October 10, 2018. Those juicy, sweet, earthy beets and turnips I made yesterday, the ones sitting happily on top of the garlic-cheese mashed potatoes. They came with their greens. It’s like getting a whole extra vegetable when you buy them this way. The greens are in the category of dark, “bitter” greens, but they’re not at all bitter. Maybe a little sharp when they’re raw. When they’re cooked, they’re rich and flavorful like spinach or chard or kale. The turnip greens have a hint of mustard. Squeeze a few drops of lemon on them and they show a sweeter side.
So I thought they’d be a great green accompaniment to Veal Milanese. A perfect cooler weather substitute for arugula, the sharp summer green that’s the traditional accompaniment for this veal preparation. And they were great. A terrific counterpoint to the buttery, lightly bread Milan-style veal.
No recipe here. Just a suggestion. For something you might throw away. Don’t do that. Waste not, want not. Beet and turnip greens are delicious and they deliver a mega-dose of Vitamins A and C. And they’re free with every purchase of beets and turnips. Use a lot: 4 cups of raw greens cook down to less than 2 cups.
Wash and dry them. Chop or tear them. Toss them with minimal olive oil and sea salt. Put them in a roasting pan, in a preheated 300 F oven. 25 – 30 minutes later, they’re slightly crisp around the edges but still tender and chewy everywhere else. Leave them in the oven for 10 more minutes and they’ll turn to paper-thin chips.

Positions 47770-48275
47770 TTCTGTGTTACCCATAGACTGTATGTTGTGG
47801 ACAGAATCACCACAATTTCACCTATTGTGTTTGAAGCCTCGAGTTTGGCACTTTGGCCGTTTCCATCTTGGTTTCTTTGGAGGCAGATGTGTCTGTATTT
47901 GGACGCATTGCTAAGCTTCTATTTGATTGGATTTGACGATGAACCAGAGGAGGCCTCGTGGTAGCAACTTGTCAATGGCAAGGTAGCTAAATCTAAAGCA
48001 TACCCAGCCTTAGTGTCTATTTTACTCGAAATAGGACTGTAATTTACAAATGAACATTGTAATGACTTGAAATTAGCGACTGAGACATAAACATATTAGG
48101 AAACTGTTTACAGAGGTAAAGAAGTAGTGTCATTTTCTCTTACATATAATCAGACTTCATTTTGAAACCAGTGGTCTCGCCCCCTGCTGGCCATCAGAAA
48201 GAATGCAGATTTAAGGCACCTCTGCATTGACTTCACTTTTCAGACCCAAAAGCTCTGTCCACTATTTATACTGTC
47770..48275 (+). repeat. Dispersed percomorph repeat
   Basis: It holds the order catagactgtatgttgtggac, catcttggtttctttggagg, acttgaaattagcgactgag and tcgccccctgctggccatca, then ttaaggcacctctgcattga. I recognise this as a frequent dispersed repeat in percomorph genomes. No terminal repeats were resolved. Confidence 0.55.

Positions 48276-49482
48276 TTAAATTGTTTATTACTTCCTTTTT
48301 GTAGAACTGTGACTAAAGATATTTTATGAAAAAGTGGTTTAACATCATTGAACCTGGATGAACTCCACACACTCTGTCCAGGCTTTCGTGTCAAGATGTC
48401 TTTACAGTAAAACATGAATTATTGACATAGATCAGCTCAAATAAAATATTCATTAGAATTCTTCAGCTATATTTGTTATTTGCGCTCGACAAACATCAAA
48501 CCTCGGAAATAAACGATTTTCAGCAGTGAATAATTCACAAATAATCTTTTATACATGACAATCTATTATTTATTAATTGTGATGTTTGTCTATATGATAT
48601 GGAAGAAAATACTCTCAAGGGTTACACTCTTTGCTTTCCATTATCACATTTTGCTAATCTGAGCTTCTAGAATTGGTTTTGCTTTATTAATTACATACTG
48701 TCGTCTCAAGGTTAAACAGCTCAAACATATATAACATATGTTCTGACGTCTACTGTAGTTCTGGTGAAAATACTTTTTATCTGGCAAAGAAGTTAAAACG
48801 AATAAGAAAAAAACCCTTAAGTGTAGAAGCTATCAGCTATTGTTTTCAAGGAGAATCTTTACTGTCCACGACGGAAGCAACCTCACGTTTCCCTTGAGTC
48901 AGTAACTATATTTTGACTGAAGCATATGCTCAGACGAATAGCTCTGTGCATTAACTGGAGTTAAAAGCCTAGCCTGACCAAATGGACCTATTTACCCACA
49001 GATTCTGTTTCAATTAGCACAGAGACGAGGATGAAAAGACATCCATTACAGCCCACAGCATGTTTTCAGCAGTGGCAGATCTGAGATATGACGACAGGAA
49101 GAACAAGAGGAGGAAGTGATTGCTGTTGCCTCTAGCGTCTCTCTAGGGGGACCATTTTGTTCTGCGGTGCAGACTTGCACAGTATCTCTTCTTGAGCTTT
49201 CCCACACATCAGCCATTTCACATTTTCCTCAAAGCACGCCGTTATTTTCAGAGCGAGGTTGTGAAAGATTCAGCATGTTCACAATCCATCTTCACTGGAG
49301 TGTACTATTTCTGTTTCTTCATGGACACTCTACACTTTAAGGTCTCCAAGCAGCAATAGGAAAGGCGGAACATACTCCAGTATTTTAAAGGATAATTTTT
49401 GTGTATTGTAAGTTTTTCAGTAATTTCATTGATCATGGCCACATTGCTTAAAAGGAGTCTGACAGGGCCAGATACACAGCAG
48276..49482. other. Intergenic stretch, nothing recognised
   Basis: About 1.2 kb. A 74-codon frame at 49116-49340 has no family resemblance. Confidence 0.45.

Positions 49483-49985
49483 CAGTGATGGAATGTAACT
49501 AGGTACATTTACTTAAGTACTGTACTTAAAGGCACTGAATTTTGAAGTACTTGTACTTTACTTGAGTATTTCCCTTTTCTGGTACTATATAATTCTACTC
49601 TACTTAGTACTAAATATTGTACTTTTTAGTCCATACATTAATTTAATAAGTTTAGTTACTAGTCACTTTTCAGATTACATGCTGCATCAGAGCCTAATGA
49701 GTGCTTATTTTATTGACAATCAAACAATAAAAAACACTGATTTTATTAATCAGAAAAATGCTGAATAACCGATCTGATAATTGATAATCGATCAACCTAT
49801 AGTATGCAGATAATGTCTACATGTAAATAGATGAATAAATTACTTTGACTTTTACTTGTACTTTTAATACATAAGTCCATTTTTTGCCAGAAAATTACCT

The only thing they’re missing is some aromatics. So I tossed some celery leaves in with them. Now the mixed baked greens are fragrant. Your veal or chicken or fish is delighted to share the plate with them. Give these a try. I really think you’ll enjoy them. And think of them as a real discovery.
Free deliciousness and great health at home. $1.99 for a 1-cup serving of cole slaw at Kentucky Fried Chicken.
Eat your greens with this luscious mushroom tart. Mushrooms are always in season.
Every Thing Is Everything
A study published in The Journal of The American Dietetic Association finds that vegetarian diets help weight management without compromising nutrition. “Vegetarians have lower body mass index than nonvegetarians, suggesting that vegetarian diet plans may be an approach for weight management. However, a perception exists that vegetarian diets are deficient in certain nutrients … [But] Mean intakes of fiber, vitamins A, C, and E, thiamin, riboflavin, folate, calcium, magnesium, and iron were higher for all vegetarians than for all nonvegetarians … vegetarian diets are nutrient dense, consistent with dietary guidelines, and could be recommended for weight management without compromising diet quality.“